Self-Publishing vs. Traditional Publishing: A Resource

Today I found a great resource for those of us trying to decide between traditional and self publishing. Agent Rachelle Gardner and author Michelle De Rusha lay out the ins and outs of both in How Do I Decide? Self-Publishing vs. Traditional Publishing (which was released in 2013, so it’s not exactly breaking news, but it was new to me).

I know a certain amount of skepticism comes with the fact that a literary agent–a mainstay of traditional publishing–co-authored the book. Some might be tempted to write the book off as biased toward traditional publishing. It’s virtually impossible to write in a way that’s free of all bias, but I do believe Gardner (and co-author DeRusha) have done a great job summing up the hallmarks of both self and traditional publishing. Unlike other guides I’ve seen, this book doesn’t just offer a generic list of pros and cons. Instead it asks you questions about yourself, your work habits, and your desires, which you use to determine whether traditional, self, or a hybrid publishing approach is best for you.

You may already have a good idea of which publishing path to pursue and are just looking for confirmation of what you feel in your gut. In this brave new world of publishing, I think most aspiring authors have considered the indie route, but it’s a daunting choice. This book helps you better understand the skills, resources, and commitments needed to self-publish well, what set of needs are better suited to traditional publishing, and what is necessary no matter which path you follow. If you feel like the deciding factors are too ambiguous, this book helps to make them concrete so you can proceed with confidence that you’ve made the right choice.

How Do I Decide: Self-Publishing vs. Traditional Publishing is $2.99 on Amazon, or free with a Kindle Unlimited subscription.


GBC: The Inheritance and A Beauty So Rare

The Inheritance, Tamera AlexanderGreat Book Covers: The Inheritance and A Beauty So Rare by Tamera Alexander

I’ve been keeping a Great Book Covers board on Pinterest for a while now, and that’s how I found The Inheritance. (Though for some reason I had to repin it yesterday because it wasn’t there. I may have accidentally pinned it to another board.)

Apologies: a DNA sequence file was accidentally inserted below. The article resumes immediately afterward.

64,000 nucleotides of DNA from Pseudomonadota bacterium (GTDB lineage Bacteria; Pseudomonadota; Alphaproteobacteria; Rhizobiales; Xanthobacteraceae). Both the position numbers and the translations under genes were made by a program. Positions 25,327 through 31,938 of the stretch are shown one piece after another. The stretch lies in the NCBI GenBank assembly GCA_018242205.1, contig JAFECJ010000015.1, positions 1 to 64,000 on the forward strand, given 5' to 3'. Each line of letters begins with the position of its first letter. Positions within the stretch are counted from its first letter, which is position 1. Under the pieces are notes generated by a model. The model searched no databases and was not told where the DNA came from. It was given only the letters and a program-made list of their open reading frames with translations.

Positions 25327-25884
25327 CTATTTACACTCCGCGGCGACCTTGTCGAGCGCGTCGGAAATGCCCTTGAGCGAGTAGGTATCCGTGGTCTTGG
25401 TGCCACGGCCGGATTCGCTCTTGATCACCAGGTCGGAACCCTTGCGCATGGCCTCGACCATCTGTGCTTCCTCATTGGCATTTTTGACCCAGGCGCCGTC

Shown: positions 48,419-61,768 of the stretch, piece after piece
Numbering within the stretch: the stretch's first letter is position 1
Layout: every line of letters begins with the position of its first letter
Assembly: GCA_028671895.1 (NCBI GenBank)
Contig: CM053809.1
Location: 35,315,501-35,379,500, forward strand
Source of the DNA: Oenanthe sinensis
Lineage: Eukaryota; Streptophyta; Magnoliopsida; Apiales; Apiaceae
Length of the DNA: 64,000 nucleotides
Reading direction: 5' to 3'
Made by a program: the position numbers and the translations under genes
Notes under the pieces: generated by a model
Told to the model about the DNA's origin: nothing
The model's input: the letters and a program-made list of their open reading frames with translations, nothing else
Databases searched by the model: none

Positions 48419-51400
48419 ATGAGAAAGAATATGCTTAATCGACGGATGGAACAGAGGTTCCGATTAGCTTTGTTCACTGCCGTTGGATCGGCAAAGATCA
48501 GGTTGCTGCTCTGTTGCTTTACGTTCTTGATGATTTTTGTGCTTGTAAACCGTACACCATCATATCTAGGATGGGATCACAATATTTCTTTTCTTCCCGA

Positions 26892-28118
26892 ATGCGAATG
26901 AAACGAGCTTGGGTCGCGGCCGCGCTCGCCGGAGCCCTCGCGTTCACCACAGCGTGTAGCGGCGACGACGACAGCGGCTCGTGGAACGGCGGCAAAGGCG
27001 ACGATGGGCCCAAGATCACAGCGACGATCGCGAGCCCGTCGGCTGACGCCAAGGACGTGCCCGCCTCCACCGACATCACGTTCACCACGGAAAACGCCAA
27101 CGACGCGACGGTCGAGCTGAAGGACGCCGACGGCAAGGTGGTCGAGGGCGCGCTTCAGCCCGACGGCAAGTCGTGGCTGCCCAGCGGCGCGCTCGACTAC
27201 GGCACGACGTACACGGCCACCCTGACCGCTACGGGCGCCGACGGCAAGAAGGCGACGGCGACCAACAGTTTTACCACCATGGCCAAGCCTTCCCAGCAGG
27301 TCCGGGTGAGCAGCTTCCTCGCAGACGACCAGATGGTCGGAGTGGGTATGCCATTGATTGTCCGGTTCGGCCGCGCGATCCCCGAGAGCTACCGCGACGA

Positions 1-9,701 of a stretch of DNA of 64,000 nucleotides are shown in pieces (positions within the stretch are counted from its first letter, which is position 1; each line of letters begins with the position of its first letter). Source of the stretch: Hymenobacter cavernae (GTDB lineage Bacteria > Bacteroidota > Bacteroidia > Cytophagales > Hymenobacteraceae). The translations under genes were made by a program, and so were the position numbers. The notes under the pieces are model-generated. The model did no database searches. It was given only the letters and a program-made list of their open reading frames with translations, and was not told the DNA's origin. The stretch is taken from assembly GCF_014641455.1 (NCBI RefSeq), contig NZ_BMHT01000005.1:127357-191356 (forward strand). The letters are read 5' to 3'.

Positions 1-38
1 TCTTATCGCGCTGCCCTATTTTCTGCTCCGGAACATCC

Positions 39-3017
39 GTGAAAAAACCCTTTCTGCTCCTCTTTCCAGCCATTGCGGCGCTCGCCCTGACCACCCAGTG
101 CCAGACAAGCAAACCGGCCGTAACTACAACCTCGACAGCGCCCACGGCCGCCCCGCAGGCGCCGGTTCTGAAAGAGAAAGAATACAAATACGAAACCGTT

It took me a while to figure out what makes this cover so stunning, but I finally realize it’s more than just that vibrant purple dress. It’s the yellow grasses and the purple dress together. A beautiful complimentary color scheme, but it looks so natural that I didn’t even pick it out until I’d looked at it a few times. It makes this cover stand out while at the same time being instantly recognizable as an inspirational historical romance.

Now, while I was first jotting these observations down, I got to thinking about the book itself. Cover art really does attract readers. I read this book because when I encountered it out in the real world, I recognized it instantly and snatched it up.A Beauty So Rare, Tamera Alexander

Anyway. The Inheritance was good, but as I wrote these cover notes, I got to thinking about how I liked another of Alexander’s books better. And I remembered that this book also has a beautiful cover.

Then I realized that the book–A Beauty So Rare–features complimentary colors, too! It’s even more subtle than in The Inheritance. It’s not straight-up red and green, and there’s not even a lot of green, but the green plants positioned just behind the cover model make the pink dress really pop. Just like the yellow background in the other book does for the purple dress.

Since I’m shooting for traditional publishing, I won’t have much say in my cover art–which is definitely one of the cons of this choice. (There’s pros and cons to everything, right?) But if I did, I’d be sure to discuss such a design choice with my cover artist. I love the idea of a complimentary color scheme!